Bacterial vaginosis

It's not a sexually transmitted infection but can develop after you've had sex.

Bacterial vaginosis (BV) is the most common cause of unusual vaginal discharge. One in three people with a vagina get it at some time. People with a penis don’t get bacterial vaginosis.

It's not a sexually transmitted infection but can develop after you've had sex.

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  • Around half of people with bacterial vaginosis won’t have any signs and symptoms at all, or may not be aware of them.
  • You might notice a change in your usual vaginal secretions (discharge). This may increase, become thin and watery, change to a white/grey colour and develop a strong, unpleasant, fishy smell, especially after sex.
  • Bacterial vaginosis isn’t usually associated with soreness, itching or irritation.

The cause of bacterial vaginosis (sometimes called BV) isn’t really understood. People who have bacterial vaginosis have:

  • less normal vaginal bacteria (lactobacilli)
  • an overgrowth of other types of bacteria in the vagina
  • a change in pH (acid/alkaline balance) of the vagina with the vagina becoming more alkaline.

Bacterial vaginosis is more common if you:

  • use medicated or perfumed soaps, bubble bath or shower gel
  • put antiseptic liquids in the bath
  • douche or use vaginal deodorant
  • use strong detergents to wash your underwear
  • smoke.

Hormonal changes during the menstrual cycle, receiving oral sex, semen in the vagina after sex without a condom, an intrauterine contraceptive device (IUD) and genetic factors may also play a part.

Bacterial vaginosis isn’t a sexually transmitted infection, but people with a vagina who are sexually active and have had a change of partner are more likely to have it, including those in same-sex relationships.

If you think you may have it, talk to a doctor or nurse who might recommend a test if you have signs and symptoms.

You may notice these yourself or they may be noticed by a doctor or nurse during a vaginal examination.

You may be offered a test during pregnancy if you have symptoms. You should be offered a test before some gynaecological procedures and before an abortion.

Bacterial vaginosis isn’t a sexually transmitted infection but it’s important you don’t delay getting advice if you may have been at risk of a sexually transmitted infection.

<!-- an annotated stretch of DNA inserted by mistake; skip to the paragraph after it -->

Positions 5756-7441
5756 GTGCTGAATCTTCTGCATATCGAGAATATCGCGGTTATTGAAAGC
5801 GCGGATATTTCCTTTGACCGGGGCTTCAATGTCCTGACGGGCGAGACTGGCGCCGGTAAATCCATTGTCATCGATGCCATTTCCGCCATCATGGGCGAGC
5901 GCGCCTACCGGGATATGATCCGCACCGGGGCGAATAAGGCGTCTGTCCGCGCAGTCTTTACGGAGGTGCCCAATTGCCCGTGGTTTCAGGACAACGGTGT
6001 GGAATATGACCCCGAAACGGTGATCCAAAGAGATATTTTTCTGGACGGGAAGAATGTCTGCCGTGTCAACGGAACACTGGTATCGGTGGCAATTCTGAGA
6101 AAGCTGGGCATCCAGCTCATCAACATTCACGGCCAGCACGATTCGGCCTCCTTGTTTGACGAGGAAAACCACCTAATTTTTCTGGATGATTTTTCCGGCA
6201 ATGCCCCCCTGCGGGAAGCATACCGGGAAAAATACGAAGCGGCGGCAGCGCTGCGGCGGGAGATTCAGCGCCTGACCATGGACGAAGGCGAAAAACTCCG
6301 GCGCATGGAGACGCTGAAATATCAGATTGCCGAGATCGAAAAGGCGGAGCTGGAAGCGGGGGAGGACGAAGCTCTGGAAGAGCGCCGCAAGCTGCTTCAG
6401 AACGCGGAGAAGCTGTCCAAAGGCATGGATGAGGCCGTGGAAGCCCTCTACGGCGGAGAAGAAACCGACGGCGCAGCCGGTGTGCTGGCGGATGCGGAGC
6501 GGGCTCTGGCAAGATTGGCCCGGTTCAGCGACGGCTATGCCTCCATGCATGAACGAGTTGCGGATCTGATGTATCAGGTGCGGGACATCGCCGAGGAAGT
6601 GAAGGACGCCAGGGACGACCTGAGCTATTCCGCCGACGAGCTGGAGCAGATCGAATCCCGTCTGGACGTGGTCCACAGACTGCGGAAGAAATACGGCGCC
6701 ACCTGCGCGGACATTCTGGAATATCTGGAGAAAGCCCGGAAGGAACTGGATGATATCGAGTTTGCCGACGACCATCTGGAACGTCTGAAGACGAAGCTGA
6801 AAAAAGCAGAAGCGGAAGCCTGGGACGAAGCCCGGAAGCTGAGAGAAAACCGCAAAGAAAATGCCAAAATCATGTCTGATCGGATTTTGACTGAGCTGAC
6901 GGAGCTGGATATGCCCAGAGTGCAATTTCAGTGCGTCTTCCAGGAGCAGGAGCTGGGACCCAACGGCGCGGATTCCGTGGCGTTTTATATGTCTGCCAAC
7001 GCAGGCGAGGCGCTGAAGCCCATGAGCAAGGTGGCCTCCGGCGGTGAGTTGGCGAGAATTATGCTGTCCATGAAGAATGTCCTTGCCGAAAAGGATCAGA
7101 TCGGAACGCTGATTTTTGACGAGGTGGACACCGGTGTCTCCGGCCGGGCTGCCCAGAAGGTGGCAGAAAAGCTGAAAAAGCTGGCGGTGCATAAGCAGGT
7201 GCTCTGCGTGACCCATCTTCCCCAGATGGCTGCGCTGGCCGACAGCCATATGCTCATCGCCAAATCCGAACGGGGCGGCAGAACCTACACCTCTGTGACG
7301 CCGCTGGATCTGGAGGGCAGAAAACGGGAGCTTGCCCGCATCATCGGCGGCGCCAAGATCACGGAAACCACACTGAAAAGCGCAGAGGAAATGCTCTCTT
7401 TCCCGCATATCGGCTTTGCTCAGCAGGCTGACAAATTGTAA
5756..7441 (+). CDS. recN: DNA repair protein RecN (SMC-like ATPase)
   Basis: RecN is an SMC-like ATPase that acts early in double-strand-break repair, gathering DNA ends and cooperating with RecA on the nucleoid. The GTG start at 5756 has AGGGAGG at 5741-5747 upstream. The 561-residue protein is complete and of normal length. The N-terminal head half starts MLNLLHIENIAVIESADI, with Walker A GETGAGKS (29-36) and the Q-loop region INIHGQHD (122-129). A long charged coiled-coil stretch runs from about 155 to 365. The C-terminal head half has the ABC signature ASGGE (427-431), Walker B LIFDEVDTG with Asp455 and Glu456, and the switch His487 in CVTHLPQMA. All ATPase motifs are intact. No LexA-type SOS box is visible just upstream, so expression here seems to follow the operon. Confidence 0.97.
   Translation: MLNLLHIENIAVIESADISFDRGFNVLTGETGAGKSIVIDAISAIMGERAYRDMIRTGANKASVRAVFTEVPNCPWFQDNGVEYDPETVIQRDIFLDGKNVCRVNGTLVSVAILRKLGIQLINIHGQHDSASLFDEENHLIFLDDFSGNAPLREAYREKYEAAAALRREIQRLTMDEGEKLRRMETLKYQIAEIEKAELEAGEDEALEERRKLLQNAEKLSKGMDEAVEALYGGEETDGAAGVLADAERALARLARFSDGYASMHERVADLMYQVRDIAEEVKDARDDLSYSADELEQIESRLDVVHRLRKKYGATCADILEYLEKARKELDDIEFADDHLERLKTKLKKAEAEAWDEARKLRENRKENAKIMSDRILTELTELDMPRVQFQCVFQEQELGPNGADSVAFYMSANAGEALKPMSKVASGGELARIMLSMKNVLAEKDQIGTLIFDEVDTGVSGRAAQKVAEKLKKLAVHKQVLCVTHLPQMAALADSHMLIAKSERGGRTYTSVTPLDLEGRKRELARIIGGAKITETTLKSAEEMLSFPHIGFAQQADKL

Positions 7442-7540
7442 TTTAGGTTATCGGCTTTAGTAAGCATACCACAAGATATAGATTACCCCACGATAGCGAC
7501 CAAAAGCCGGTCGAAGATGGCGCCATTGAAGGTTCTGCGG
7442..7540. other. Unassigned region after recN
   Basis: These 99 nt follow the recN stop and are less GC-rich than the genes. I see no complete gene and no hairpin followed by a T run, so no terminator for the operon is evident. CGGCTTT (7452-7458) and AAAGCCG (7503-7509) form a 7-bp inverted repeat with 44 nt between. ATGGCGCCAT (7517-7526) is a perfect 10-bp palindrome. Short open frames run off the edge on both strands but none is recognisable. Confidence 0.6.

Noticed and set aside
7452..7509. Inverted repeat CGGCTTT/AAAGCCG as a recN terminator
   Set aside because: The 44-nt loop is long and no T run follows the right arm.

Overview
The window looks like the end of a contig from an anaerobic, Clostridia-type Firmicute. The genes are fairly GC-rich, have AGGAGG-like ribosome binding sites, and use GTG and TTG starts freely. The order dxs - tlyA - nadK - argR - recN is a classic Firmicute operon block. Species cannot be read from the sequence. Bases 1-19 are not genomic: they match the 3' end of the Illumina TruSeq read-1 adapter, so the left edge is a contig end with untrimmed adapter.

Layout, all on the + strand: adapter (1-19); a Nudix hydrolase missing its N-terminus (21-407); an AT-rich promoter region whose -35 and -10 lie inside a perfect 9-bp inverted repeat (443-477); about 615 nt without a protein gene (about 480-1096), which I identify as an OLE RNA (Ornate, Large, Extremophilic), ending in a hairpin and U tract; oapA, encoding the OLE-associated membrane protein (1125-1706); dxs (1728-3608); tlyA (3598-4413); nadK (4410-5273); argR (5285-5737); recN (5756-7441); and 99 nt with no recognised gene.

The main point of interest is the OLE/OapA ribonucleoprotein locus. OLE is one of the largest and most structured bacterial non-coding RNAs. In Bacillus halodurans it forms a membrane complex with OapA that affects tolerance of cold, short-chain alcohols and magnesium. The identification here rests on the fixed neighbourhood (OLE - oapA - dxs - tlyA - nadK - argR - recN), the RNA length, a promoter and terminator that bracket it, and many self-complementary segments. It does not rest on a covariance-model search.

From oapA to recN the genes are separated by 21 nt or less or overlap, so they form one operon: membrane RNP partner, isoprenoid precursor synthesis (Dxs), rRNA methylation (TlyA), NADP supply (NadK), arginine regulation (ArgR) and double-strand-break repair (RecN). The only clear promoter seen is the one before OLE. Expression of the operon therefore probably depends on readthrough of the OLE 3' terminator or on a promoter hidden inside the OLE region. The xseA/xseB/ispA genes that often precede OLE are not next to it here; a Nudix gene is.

What does the test involve?

A doctor or nurse may examine inside of your vagina to look at any vaginal discharge and to collect a sample from the vaginal walls using a swab. A swab looks like a cotton bud, but is smaller and rounded. It sometimes has a small plastic loop on the end rather than a cotton tip. It only takes a few seconds to wipe over the area and isn’t usually painful, though it may be uncomfortable for a moment.

The pH (alkaline/acid balance) of the vagina may be measured by wiping a sample of vaginal discharge over a piece of specially treated paper.

Sometimes your test result will be available straight away, but other times it can take up to two weeks.

Sometimes bacterial vaginosis is noticed during a cervical screening test (smear test), but you’ll only need treatment if you have problems with discharge. Routine blood tests don’t detect infections such as bacterial vaginosis.

It’s also possible to buy a bacterial vaginosis test to do at home. If you buy a testing kit, get advice from a pharmacist or your doctor.

It’s not always necessary to have a test for bacterial vaginosis.

How accurate are the tests?

The accuracy of a bacterial vaginosis test depends on the test used and the type of sample that’s collected. Microscopy tests (where a sample is looked at with a microscope) for bacterial vaginosis are usually accurate. 

Where can I get a test?

There are a number of services you can go to. Choose the one you feel most comfortable with.

A test can be done at:

  • your general practice
  • some contraception clinics and young people’s services
  • a genitourinary medicine (GUM) or sexual health clinic